Wednesday, May 31, 2017

Public education and Orange Julius

"Heritage Park Mall is a tomb," Kevin D. Williamson reports from Midwest City. Moreover, 
[W]hat is quite clear is that our current system of education, which focuses the great majority of its energy and resources on those students at the very top of the performance curve and those at the very bottom, is not doing very much for those in the middle. It is as relevant to the 21st century as an Orange Julius or a Chess King outlet—dead as Heritage Park Mall, even if it doesn’t know it yet.
Read the whole thing here.

Monday, May 22, 2017

Growing grassroots movements confronting school sex assault

"In Oklahoma," the Associated Press reports, "a district agreed to hire victim advocates after a walk-out by high school students who felt their high school failed to protect girls who had been bullied for reporting attacks."

Friday, May 19, 2017

Futile accountability systems should be abandoned

"Test-based accountability is essentially a central-planning exercise similar to that used by officials in the Soviet Union in attempting to manage the country’s economy," Jay P. Greene writes in the Summer 2017 issue of EducationNext. "In both cases, a distant official selected a particular goal for production, focused on a limited set of metrics to assess whether goals were met, and then threatened to impose rewards or sanctions based on whether those metrics showed desired results. Central planning failed in the Soviet Union, and it is failing here in public education—and for similar reasons."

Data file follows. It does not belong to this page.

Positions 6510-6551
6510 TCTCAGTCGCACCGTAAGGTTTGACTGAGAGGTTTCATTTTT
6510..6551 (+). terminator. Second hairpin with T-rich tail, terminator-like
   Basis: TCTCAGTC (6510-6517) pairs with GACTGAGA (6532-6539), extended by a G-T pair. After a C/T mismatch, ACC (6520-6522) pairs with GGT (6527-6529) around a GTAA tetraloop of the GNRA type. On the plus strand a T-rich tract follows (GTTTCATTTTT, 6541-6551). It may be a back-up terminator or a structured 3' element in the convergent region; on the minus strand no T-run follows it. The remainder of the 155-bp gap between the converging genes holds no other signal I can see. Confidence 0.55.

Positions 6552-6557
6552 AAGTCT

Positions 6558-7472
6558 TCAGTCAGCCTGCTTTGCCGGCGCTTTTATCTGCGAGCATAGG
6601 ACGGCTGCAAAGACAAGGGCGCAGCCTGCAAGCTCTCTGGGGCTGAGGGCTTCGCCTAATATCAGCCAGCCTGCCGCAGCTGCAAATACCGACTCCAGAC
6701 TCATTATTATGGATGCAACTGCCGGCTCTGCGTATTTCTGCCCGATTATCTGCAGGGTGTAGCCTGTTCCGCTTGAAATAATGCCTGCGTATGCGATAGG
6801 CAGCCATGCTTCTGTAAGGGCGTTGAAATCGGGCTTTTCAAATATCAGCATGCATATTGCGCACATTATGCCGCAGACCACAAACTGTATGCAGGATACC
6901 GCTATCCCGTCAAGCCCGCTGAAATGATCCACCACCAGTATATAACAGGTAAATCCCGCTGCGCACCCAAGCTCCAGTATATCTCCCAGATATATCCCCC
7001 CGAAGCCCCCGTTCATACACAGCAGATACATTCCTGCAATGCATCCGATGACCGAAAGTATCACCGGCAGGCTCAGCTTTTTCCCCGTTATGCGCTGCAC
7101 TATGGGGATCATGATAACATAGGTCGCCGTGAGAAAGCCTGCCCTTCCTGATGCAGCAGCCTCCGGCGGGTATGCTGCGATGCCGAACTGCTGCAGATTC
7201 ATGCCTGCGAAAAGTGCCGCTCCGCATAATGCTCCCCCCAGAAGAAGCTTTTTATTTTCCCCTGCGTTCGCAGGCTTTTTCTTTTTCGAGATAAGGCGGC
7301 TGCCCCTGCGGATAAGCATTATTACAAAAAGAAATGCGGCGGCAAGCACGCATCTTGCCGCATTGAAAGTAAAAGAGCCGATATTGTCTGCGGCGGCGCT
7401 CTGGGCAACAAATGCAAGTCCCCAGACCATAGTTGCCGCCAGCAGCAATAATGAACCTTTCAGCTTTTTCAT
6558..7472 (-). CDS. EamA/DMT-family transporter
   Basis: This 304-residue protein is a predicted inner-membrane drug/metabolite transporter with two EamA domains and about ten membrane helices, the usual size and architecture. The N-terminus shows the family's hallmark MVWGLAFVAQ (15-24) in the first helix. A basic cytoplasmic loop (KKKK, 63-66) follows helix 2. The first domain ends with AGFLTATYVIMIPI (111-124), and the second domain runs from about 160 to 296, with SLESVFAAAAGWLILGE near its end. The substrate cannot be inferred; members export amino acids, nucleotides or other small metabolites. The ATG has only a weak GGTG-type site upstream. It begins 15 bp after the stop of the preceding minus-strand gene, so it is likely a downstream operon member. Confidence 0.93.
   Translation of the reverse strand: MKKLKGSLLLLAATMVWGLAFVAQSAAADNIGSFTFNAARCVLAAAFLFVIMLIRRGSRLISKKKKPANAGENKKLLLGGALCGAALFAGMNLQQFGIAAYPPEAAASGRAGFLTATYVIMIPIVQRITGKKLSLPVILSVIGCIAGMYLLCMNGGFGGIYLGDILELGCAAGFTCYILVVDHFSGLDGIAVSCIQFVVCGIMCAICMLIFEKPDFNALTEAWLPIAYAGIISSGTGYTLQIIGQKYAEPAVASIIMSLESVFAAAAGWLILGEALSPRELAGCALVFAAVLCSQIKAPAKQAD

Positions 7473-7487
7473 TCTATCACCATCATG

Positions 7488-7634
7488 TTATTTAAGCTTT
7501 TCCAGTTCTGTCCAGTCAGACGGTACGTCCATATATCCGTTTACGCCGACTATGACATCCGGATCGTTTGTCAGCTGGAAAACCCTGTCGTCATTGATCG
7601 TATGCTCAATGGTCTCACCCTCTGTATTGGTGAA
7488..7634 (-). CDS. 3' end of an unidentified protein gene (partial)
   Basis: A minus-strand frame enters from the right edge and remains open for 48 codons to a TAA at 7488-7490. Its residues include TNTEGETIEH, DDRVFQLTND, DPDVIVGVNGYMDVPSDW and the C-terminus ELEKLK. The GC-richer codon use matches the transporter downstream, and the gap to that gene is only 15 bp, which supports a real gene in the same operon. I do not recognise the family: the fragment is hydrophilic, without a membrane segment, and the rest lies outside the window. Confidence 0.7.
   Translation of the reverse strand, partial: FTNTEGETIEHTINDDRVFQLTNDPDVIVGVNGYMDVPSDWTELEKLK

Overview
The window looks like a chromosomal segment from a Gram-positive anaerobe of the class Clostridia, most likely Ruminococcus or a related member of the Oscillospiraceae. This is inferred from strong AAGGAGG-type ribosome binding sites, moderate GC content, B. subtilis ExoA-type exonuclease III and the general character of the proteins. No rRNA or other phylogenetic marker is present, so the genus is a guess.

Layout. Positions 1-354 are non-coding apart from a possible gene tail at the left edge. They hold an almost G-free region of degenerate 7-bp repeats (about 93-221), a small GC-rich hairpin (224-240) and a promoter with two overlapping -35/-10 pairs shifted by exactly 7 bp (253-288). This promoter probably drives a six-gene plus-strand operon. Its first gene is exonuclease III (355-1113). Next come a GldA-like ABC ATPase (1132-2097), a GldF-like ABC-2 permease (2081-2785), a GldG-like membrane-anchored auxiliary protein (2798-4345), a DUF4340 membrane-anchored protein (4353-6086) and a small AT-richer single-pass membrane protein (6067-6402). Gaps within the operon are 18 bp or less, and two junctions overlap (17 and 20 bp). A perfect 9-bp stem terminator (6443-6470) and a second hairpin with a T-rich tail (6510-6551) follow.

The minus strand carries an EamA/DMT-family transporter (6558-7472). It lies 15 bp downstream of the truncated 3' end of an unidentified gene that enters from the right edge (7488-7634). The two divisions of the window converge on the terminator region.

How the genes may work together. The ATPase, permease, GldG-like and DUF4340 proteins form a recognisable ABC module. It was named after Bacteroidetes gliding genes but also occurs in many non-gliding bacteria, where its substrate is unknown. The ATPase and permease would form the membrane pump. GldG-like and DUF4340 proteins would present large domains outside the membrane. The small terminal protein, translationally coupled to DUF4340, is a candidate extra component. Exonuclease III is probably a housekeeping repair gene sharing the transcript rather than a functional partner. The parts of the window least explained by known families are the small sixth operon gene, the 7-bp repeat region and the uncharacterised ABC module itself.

I encourage you to read the entire article here.

Thursday, May 18, 2017

Politicians shouldn’t penalize parents

Parents, not government officials, have the moral right to raise their children according to their consciences.

That, in a nutshell, is why school choice is so important.

Think about it. In a free society, the government rightly defers to parents when it comes to raising their children. Bottle-feed or breastfeed? Spanking or time-out? Piano lessons or karate lessons? For countless decisions every day, the government defers to parents when it comes to raising their children.

And since education is simply a subset of parenting (as education professor Jay Greene sagely reminds us), the government should defer to parents when it comes to educating their children.

Now obviously the government is going to spend money on education. But politicians shouldn’t play favorites, directing all the money to schools operated by the government. Let’s direct some of it to parents in the form of a voucher or a tax break.

We know that Oklahoma’s political leaders respect parents. In 2014 they enacted a “Parents’ Bill of Rights” to ensure that no state government entity infringes upon parents’ rights to direct the upbringing and education of their children.

But as important as that law is, it’s time to translate its principles into effective remedies, says Oklahoma City University law professor Andrew Spiropoulos. “We must guarantee all parents, no matter their income, the effective right to exit a failing school and choose one, public or private, that satisfies their needs.”

Happily, we already do this for some parents. For example, Oklahoma’s private-school voucher program is helping certain bullied children, autistic students, rural students who want a faith-based education, and many more.